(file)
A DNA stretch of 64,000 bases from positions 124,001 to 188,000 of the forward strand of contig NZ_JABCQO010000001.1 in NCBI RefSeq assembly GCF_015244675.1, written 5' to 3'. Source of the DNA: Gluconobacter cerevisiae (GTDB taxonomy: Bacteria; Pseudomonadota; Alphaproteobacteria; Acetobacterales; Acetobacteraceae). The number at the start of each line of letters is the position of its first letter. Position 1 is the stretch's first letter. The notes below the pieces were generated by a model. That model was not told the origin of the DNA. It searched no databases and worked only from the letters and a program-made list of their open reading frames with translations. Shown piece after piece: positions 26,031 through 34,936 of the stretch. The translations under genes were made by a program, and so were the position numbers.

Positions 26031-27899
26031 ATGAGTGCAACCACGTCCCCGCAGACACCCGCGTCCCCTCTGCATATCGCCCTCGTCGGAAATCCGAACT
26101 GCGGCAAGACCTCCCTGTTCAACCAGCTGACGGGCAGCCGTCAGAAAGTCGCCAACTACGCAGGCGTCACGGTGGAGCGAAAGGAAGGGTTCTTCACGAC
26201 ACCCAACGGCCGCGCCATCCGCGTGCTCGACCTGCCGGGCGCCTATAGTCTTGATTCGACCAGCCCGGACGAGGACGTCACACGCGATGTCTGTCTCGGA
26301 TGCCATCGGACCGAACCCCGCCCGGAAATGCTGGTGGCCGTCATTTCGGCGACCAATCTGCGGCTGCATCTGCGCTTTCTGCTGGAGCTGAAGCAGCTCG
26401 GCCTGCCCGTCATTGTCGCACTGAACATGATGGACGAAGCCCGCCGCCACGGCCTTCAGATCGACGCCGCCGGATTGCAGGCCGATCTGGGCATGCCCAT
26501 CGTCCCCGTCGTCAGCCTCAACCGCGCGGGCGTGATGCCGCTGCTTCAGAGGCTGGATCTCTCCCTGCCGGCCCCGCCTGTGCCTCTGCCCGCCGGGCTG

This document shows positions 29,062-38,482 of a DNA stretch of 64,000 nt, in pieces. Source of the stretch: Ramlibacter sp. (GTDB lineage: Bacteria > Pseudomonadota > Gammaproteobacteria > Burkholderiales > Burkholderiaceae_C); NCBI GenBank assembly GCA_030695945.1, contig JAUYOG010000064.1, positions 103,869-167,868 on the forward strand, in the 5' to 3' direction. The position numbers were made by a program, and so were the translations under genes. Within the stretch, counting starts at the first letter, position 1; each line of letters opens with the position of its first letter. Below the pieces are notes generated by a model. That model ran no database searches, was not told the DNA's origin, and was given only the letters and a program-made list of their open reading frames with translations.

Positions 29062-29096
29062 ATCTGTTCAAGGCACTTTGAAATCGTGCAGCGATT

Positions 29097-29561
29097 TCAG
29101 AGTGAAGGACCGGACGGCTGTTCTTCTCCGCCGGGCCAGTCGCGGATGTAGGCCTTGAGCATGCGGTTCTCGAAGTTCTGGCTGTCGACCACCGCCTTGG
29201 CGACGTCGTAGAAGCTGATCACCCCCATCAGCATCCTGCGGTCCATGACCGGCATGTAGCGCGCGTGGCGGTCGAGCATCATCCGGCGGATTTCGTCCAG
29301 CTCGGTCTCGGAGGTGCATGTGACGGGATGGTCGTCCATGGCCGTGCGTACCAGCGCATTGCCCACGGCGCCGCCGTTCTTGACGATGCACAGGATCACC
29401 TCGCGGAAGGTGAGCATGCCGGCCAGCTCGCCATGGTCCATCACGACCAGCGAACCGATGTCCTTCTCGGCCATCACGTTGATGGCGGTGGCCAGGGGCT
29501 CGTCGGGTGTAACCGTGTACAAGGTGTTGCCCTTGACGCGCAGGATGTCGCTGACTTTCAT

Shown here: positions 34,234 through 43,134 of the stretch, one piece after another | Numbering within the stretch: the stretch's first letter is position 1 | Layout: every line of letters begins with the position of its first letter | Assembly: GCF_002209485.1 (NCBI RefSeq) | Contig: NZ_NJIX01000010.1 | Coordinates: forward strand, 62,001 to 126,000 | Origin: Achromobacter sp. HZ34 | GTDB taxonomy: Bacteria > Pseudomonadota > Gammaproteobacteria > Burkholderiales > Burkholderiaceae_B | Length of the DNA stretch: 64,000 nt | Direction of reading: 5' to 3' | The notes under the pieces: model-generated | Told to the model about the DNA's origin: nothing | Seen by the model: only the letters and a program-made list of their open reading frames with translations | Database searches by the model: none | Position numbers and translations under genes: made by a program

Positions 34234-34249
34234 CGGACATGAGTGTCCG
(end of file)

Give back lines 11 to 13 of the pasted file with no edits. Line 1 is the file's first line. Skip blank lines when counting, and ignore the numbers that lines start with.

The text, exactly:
29062 ATCTGTTCAAGGCACTTTGAAATCGTGCAGCGATT

Positions 29097-29561
29097 TCAG